As I waited by the river I noticed groups of ducks playing in the breeze, just moving back and forwards aimlessly, then suddenly a group set up uniformly, cupped their wings and dropped. At the crest of the stop bank I had a pretty good view of what they were attracted to - recently flooded paddocks would offer easy food, worms and floating bugs and seeds.
I sat and watched as birds arrived, landed, preened and threw up spray. A couple of hares jogged by as well. I must admit that it was pretty relaxing to kick back.
Soon dad and my uncle, Tom, arrived with the boat. We got loaded up with our gear and 200kg of premix concrete. The concrete was to fill a hole in the dam, the inexorable wear of water had dug a cavity which we'd be filling.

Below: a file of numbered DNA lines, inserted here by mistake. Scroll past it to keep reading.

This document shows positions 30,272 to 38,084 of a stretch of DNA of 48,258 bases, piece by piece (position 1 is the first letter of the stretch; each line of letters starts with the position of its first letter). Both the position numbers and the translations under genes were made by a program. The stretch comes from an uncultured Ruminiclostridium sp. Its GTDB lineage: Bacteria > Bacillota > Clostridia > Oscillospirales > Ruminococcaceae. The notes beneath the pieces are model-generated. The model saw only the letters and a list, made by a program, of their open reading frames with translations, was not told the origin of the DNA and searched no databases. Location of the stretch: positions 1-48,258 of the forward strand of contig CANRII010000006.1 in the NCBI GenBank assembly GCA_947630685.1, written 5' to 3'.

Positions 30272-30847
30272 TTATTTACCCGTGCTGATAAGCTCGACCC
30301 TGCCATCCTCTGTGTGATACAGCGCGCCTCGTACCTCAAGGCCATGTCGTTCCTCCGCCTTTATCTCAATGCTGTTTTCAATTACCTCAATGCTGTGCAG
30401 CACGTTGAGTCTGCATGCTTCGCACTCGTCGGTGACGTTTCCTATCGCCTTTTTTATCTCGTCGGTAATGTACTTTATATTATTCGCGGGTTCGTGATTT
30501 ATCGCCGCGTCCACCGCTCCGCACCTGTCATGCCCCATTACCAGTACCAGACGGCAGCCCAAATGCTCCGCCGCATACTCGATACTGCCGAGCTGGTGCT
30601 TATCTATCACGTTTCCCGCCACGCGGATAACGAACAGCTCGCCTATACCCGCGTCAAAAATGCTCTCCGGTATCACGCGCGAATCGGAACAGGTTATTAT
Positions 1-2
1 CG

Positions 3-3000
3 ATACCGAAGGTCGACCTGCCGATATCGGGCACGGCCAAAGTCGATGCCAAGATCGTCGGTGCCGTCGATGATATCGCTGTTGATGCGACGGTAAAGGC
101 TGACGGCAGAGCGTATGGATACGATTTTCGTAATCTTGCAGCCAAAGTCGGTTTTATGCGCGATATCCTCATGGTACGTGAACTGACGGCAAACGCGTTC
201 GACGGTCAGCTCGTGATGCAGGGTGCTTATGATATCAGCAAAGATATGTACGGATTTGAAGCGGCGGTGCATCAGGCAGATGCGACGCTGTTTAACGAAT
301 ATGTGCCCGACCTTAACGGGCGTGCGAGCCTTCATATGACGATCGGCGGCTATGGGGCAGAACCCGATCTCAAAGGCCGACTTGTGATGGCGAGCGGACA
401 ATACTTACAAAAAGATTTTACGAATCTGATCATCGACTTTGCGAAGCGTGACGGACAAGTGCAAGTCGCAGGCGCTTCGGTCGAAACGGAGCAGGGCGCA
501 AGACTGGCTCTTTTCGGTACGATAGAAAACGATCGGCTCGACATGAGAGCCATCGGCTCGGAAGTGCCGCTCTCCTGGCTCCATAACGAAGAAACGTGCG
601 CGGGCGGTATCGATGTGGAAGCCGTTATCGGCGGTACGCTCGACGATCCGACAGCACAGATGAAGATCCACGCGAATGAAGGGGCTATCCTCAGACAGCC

We went for a tour of the ponds, to survey for spraying and to check the traps. The ponds looked fantastic, clear water, weeds not overly prevalent and a few ducks were in residence, notably pairs of shoveler.
|A double dose of trouble for predators|
At Park we found the trap tripped.
A ferret had met his end, a good catch. Back at the dam, the dog got excited by the trap there (we'd not checked it on the way in) and found another vermin victim.
This time a stoat, normally difficult to trap he'd got sucked in by the dog roll bait.
Dad and I got cracking digging out the cavity in the dam, then pouring and mixing the concrete while Tom got himself up on the hut roof to repair the leak around the chimney. He was at it for quite a while, during which dad and I installed a new sink at the rear of the hut, checked over the spray equipment and got rid of some rubbish.
Looking good all round, hope we get a good season next year.
... and with so much water everywhere, the ponds look awesome.